Cholesterol is another buzz word that is frequently heard when referring to diet. Like fat, the view that cholesterol is dangerous is simplified severely. Cholesterol is an important component of all membranes, especially myelin (in unesterified form), important for signal transduction in cells, precursor of bile acids, precursor of steroid hormones, precursor of vitamin D, and essential for embryo formation. So when do we run into trouble? There are four pathways in the life of cholesterol. These are synthesis, catabolism and excretion, uptake (recycling), and storage. In the standard American diet, however, the latter three pathways are compromised. The end result is that the only process the body knows is how to create more cholesterol. High levels of LDL negate reuptake of cholesterol, saturated fats block storage of cholesterol, and low fiber inhibits excretion. This leads to plaque growth and atherosclerosis… the name alone sounds terrible.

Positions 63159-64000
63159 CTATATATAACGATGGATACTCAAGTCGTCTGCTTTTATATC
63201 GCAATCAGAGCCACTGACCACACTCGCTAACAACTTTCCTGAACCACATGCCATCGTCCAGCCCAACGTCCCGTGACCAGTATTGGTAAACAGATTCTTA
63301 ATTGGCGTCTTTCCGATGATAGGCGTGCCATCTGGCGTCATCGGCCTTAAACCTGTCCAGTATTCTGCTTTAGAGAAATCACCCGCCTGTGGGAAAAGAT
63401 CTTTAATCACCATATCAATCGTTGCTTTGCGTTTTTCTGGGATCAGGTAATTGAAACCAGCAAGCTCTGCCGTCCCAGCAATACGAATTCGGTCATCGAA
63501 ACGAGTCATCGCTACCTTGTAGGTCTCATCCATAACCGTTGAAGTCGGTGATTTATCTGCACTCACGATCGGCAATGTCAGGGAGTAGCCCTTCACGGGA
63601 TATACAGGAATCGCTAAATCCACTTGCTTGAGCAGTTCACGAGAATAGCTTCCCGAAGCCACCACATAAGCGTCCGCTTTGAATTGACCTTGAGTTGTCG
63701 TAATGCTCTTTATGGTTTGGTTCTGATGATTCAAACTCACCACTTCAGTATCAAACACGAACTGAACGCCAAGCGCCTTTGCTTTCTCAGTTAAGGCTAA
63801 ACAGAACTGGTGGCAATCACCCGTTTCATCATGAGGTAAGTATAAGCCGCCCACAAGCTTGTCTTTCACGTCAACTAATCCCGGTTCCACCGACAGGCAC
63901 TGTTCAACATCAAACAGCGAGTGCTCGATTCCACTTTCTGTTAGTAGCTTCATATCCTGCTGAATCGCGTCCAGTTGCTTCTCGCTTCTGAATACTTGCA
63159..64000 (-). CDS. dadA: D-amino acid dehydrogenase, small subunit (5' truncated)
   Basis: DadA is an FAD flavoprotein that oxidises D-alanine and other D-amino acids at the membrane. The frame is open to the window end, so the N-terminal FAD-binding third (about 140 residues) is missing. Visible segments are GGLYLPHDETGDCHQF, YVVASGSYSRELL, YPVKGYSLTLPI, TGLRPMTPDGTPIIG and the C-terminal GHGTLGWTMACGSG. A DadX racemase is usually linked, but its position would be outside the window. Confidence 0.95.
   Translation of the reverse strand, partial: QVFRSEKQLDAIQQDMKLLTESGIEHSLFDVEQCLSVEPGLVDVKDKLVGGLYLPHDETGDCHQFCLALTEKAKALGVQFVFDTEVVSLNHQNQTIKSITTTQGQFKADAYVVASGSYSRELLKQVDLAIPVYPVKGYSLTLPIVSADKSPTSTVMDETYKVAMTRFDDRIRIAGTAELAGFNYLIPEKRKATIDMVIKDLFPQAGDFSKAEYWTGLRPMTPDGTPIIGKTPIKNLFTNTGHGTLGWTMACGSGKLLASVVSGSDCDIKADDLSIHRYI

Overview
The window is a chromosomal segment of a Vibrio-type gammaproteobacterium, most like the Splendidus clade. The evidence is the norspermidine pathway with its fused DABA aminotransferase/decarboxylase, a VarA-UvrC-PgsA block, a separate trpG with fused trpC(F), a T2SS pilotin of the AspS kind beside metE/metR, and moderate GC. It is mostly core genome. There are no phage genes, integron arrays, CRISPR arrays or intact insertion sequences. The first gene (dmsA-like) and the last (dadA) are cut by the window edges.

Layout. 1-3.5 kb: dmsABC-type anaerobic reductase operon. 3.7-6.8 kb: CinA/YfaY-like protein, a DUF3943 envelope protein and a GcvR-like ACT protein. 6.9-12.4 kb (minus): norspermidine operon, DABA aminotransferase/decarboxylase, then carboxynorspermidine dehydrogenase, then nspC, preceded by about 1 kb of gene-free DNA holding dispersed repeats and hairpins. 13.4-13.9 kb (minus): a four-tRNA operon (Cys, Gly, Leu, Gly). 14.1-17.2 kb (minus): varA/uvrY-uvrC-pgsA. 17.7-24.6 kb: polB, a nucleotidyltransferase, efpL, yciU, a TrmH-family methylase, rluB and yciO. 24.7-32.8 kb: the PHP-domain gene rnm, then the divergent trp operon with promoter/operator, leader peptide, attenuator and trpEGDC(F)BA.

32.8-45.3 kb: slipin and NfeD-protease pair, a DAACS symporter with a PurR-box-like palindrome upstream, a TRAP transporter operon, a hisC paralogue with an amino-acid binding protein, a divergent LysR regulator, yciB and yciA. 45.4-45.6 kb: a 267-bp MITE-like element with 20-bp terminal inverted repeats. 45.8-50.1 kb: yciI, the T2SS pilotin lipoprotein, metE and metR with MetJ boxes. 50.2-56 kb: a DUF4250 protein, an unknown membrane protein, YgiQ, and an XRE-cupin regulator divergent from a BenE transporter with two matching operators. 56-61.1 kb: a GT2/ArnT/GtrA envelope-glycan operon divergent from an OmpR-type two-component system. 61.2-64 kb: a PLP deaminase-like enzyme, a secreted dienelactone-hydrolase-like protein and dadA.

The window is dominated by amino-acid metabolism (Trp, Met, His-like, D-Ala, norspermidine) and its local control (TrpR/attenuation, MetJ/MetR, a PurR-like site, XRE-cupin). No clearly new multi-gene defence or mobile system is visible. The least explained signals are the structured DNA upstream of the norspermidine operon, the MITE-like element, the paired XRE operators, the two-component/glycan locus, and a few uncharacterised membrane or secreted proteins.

Here are the take home points. Dietary fats are necessary for a healthy diet (particularly polyunsaturated fats), but when eaten in excess lead to weight gain. If weight loss is your goal, remember to eat a balanced diet and to aim to lose at most a few pounds a week by eating less calories than is required for the body daily to allow the body to use energy reserves. Cholesterol is important in moderation, but when eaten in excess can lead to high cardiovascular disease. Moderation in this context should be as minimal as possible, but cholesterol is nearly impossible to avoid throughout daily living. Eat plenty of fiber, reduce saturated fats in your diet, and minimize cholesterol in your diet and you are on your way to good health.